(CHAPTER III)
GREEN SHIRTS AND RED FEZZES

"Our God is the strongest. We are not afraid to die.
The Jews are cowards because they want to live. The
Arabs would rather lose ten men than one gun.
The Jews are the opposite. They want to save their
lives and lose their guns. That is one difference be-
tween us."

Moustafa, Holy Warrior

THE headquarters of the Green Shirts--more formally known as Misr el Fattat, the Young Egypt Party--was a two-storied building in the heart of Cairo, with a balcony flanked by Greek columns and Arabic grillwork. Passing a high iron fence decorated with the crescent of Islam, I entered a courtyard. Twin winding stairways led inside. I found Ahmed Hussein in his office.

He was a short, volatile, clean-cut man of about thirtyeight, with a round face and a thick brown mustache. He wore his tarboosh at a jaunty angle. His features were distinctly Semitic and light-complexioned. I introduced myself, told him I was a journalist, and explained my mission: "I want to study Arab life first-hand." Only Allah could forgive me for the fib I added: "I bring you greetings from Katibah and Freedman. They ask after your health."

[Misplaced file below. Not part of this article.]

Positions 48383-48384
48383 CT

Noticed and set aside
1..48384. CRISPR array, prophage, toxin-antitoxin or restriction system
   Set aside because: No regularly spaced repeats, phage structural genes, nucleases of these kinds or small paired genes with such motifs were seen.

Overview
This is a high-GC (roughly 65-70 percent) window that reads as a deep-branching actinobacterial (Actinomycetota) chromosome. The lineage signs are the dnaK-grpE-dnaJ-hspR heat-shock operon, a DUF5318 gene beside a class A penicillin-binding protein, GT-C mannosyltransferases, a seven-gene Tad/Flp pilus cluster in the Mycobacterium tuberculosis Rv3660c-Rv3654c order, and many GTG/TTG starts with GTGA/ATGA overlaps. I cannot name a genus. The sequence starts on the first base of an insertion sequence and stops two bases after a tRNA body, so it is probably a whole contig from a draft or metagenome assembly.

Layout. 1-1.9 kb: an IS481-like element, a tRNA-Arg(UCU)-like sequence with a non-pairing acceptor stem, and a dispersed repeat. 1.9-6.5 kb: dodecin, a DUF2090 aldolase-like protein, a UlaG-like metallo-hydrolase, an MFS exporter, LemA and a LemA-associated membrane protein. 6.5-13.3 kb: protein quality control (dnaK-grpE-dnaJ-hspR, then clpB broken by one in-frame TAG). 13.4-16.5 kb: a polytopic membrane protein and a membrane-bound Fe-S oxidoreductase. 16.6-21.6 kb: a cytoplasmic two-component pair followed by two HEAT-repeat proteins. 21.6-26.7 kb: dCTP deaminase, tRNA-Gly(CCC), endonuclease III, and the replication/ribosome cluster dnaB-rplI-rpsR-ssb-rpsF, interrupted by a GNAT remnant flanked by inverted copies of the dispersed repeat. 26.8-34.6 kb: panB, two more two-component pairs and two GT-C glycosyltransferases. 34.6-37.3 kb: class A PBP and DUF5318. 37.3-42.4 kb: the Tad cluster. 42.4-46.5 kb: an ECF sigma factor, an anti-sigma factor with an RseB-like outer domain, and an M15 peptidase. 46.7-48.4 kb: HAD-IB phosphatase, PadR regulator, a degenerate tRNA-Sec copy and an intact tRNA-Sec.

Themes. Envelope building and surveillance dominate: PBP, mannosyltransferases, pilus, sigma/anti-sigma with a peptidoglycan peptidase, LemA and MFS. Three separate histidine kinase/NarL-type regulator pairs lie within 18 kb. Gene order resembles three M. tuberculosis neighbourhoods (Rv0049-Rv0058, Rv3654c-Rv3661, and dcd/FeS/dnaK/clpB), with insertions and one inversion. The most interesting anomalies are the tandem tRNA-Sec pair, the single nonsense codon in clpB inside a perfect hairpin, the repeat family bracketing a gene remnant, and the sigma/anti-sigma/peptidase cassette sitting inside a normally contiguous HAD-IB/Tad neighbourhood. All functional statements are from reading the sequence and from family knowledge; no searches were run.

Hussein's eyes lighted up. "Ahh, my brothers in America. How is Richardson?" And he went on to tell how he had sued

-60-

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